The price of playtime

A s anyone who resides in Durango, or has ever visited knows, there are a myriad of fabulous reasons to live here. Three hundred plus days of sunshine, breathtaking views, miles of trails and a small town charm where people still greet one another on the street, are just a few of them. But for many the highlight of life in D-town is the superflux of outdoor activities and organized sporting opportunities that we have to choose from. Accomplished kayakers, skiers, snow boarders, BMX racers, rock climbers, Olympic volleyball players, and world champion mountain bikers are all proud to call Durango home.

The downside to being a sporto in a town where the cost of living outweighs the average wage is of course what one does when they find themselves injured as a result of one of these athletic undertakings. If you are one of the lucky few who have endowments to

take care of expenses, all you need to worry about is whether or not you will be back in condition for the next race or tournament.

However, for those of us who are but weekend warriors or Saturday stalwarts, when that bone breaks or that muscle tears we often find ourselves asking, "Insurance, what's that?" Such was the case this past Spring when my favorite city league soccer player planted his leg "funny" and tore his anterior cruciate ligament. It was a life or death match, played for the fate of the free world, at Park Elementary School. Unfortunately, even with the stakes as high as they were, we could not call Kappa or Nike to foot the bill. So we asked around town in an attempt to try and find a surgeon who worked on a sliding scale or payment plan. Not surprisingly we found a great many friends and co-workers who had had anterior cruciate ligament, medial collateral ligament and meniscus repairs and/or replacements (i.e. knee surgeries) as a result of their own out-of-doors zeal. And due to that small town charm that I spoke of earlier, proffers of crutches and knee braces came pouring in. Alas, no free offers from doctors but hey they too take a pay cut to live here.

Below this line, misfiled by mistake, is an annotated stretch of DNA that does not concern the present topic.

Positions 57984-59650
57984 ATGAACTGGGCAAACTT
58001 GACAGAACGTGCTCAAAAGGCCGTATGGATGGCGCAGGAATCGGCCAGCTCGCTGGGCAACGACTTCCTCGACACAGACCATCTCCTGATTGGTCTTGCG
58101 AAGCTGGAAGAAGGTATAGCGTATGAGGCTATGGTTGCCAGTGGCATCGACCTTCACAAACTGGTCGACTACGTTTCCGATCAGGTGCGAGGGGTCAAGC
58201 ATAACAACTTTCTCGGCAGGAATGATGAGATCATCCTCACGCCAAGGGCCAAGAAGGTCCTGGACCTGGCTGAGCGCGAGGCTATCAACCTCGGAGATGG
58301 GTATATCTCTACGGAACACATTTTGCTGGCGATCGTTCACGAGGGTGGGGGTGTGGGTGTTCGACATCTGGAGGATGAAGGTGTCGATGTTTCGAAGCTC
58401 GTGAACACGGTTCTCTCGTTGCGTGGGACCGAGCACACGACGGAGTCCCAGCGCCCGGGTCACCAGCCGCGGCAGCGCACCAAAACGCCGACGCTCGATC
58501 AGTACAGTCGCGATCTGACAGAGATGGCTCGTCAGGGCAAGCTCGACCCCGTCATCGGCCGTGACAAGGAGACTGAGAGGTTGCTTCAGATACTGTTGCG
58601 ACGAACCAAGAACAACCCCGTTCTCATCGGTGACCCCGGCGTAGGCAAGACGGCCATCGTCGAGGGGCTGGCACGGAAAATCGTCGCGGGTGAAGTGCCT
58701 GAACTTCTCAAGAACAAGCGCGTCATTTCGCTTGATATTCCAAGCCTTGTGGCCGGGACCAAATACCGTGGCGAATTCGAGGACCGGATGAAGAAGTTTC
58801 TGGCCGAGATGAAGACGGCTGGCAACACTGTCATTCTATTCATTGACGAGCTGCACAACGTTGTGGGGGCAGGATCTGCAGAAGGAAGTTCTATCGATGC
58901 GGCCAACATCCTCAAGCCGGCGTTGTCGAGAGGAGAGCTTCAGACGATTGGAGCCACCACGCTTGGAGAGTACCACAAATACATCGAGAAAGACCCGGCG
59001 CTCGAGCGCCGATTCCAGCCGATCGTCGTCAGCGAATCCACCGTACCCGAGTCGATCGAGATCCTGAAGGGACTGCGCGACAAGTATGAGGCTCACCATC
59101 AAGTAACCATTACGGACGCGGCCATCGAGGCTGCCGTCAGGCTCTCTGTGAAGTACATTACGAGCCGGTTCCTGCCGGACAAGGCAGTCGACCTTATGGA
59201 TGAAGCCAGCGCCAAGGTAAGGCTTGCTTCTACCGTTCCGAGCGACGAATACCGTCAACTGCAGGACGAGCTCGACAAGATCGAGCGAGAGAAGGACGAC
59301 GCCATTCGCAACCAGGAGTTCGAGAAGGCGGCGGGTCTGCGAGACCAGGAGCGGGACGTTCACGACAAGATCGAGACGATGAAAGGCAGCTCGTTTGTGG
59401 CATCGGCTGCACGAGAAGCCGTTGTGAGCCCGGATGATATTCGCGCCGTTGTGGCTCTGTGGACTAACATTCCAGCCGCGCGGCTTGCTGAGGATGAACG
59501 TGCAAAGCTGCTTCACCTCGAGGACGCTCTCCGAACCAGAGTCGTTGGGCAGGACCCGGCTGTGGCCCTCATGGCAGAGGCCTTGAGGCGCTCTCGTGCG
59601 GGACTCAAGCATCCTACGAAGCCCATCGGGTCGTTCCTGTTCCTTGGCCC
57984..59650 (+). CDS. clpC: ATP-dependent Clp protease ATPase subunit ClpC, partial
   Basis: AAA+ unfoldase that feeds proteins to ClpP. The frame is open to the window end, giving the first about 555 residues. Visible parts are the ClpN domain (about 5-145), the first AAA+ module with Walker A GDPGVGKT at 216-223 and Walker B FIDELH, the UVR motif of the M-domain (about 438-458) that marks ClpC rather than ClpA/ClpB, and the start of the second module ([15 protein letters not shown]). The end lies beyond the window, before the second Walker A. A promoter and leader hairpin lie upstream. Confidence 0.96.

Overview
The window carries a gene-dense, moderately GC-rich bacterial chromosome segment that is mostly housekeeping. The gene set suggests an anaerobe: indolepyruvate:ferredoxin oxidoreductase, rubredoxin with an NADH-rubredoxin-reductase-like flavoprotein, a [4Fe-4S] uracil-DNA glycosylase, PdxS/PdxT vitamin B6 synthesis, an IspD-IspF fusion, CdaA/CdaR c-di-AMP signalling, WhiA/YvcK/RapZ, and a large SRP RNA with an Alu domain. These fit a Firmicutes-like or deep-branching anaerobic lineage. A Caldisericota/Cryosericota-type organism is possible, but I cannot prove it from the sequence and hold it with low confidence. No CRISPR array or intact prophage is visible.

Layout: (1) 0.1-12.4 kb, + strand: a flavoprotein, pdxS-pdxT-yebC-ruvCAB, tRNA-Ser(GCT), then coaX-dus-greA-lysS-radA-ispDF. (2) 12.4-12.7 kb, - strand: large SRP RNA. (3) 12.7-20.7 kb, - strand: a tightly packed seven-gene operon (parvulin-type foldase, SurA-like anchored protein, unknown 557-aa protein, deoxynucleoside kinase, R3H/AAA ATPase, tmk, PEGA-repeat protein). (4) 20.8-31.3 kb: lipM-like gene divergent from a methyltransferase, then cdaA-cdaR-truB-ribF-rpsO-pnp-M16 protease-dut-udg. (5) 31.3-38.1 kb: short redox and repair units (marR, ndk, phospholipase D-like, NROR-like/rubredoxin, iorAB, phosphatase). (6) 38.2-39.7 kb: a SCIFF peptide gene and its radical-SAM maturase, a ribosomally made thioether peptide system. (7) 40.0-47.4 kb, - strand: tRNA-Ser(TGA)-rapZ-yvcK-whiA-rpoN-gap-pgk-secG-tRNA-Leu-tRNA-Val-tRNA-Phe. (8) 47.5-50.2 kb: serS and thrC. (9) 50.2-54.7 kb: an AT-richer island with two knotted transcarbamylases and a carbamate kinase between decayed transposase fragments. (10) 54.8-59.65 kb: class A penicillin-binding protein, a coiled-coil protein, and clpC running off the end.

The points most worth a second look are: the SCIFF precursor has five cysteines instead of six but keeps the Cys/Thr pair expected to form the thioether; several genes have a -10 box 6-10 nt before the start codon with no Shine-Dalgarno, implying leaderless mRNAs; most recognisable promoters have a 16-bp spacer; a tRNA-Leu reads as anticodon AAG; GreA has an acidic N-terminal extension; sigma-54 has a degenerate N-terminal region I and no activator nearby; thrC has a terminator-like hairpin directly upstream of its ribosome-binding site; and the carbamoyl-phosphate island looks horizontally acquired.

We decided that if the pursuit of play was to continue for years to come we had to find a way to pay, so we opted to take up one of those 0% APR for 12 month offers that come in the mail each week.

Two weeks ago another local soccer player close to my heart snapped his fibia and tibia bones playing European football at Riverview Park. With two small boys at home to look after I am certain that he will not be having the easiest go of things in the weeks to come. But I have no doubt he will be playing again next spring and teaching his sons how to kick the ball around.

The ACL surgery for my player took place on a Monday at the same time that "buckets of snow" fell up at Durango Mountain Resort. My soccer player won't be making turns this season. But when I find myself tearing up the powder with a luminous grin spreading across my face, I will know that every penny was well spent so that he can be there with me next year. Maybe we can even charge his 2005-2006 ski pass on the same credit card as his new bionic knee. After all, what good is money if you can't spend it on toys to play with outdoors? ☯



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